Now, his law firm, just like other businesses who store their data in the cloud, has a built-in disaster plan in effect. If the Buffalo law firm had taken similar steps to ensure the security and safety of their client files, they wouldn’t be in the unfortunate position they found themselves in last week.
So learn from that firm’s mistakes. Research the technology options available and then carefully take steps to move your firm to a paperless environment, thus enhancing the security, flexibility and mobility of your firm. By doing so you’ll make it easier than ever to preserve and access your firm’s securely stored data, no matter what the circumstances – even in the face of a fire or other disaster.

Nicole Black is a Rochester, New York attorney and the Legal Technology Evangelist at MyCase, intuitive web-based law practice management software for the modern law firm. She is also a GigaOM Pro Analyst and is the author of the ABA book Cloud Computing for Lawyers, co-authors the ABA book Social Media for Lawyers: the Next Frontier, and co-authors Criminal Law in New York, a West-Thomson treatise. She is the founder of lawtechTalk.com and speaks regularly at conferences regarding the intersection of law and technology. She publishes four legal blogs and can be reached at niki@mycase.com.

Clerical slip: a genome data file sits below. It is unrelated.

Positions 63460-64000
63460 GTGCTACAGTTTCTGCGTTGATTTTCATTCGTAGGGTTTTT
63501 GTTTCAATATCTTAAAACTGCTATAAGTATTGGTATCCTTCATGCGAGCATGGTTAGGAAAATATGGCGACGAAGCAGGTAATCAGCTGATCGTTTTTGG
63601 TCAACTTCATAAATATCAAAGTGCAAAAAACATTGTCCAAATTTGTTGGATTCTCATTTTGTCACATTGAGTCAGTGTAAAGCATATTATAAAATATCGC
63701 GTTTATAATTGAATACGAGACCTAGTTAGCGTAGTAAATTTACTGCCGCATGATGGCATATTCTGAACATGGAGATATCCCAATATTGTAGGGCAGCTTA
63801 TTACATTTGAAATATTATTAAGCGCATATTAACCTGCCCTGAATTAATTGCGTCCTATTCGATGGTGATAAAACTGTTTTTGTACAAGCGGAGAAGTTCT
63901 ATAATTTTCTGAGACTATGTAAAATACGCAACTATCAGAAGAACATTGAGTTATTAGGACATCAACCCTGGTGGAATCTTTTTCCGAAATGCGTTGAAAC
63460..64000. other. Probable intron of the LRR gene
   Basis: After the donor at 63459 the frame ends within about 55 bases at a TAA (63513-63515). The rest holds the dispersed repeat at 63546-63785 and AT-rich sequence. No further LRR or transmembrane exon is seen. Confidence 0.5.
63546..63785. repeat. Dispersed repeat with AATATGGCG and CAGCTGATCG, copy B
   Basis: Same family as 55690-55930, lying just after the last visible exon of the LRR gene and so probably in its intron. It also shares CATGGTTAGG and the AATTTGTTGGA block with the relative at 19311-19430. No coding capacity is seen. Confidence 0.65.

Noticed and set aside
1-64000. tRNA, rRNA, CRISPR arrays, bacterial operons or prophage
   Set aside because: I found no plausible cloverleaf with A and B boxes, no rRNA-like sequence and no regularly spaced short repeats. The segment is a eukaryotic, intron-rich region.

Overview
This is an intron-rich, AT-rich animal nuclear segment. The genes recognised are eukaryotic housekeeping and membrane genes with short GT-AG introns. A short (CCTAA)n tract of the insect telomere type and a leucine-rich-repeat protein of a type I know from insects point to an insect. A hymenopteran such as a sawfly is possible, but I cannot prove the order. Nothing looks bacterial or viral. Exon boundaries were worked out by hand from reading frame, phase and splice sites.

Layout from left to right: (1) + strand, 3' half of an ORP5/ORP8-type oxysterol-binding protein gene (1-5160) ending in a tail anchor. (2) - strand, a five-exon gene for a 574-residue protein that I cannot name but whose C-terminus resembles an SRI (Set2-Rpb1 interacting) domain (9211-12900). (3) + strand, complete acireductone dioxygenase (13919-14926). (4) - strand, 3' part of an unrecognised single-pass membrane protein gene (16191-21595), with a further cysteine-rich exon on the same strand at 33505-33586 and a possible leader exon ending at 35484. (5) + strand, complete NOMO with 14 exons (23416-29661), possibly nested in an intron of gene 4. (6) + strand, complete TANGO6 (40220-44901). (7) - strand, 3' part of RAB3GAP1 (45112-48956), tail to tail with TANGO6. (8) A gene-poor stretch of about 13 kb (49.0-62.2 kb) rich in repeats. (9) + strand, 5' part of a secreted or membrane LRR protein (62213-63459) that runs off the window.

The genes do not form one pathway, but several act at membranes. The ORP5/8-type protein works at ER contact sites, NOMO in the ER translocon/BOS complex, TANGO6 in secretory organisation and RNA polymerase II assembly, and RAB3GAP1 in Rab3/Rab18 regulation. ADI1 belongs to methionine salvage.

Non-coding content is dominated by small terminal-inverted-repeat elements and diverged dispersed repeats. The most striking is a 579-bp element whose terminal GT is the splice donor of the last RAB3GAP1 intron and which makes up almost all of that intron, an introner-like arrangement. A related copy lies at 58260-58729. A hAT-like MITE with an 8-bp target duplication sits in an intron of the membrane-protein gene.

2015 Legal Technology Predictions

Stacked3This week's Daily Record column is entitled "2015 Legal Technology Predictions."  My past Daily Record articles can be accessed here.

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2015 Legal Technology Predictions

 

As 2014 draws to a close, it’s once again time for me to take a stab at predicting how lawyers will use technology in the coming year. I’ve been making these predictions for years now; sometimes I’m right, sometimes I’m wrong. But either way, it’s always a fun endeavor to put my predictions out there and then see if they come to pass. So, let’s get started, shall we?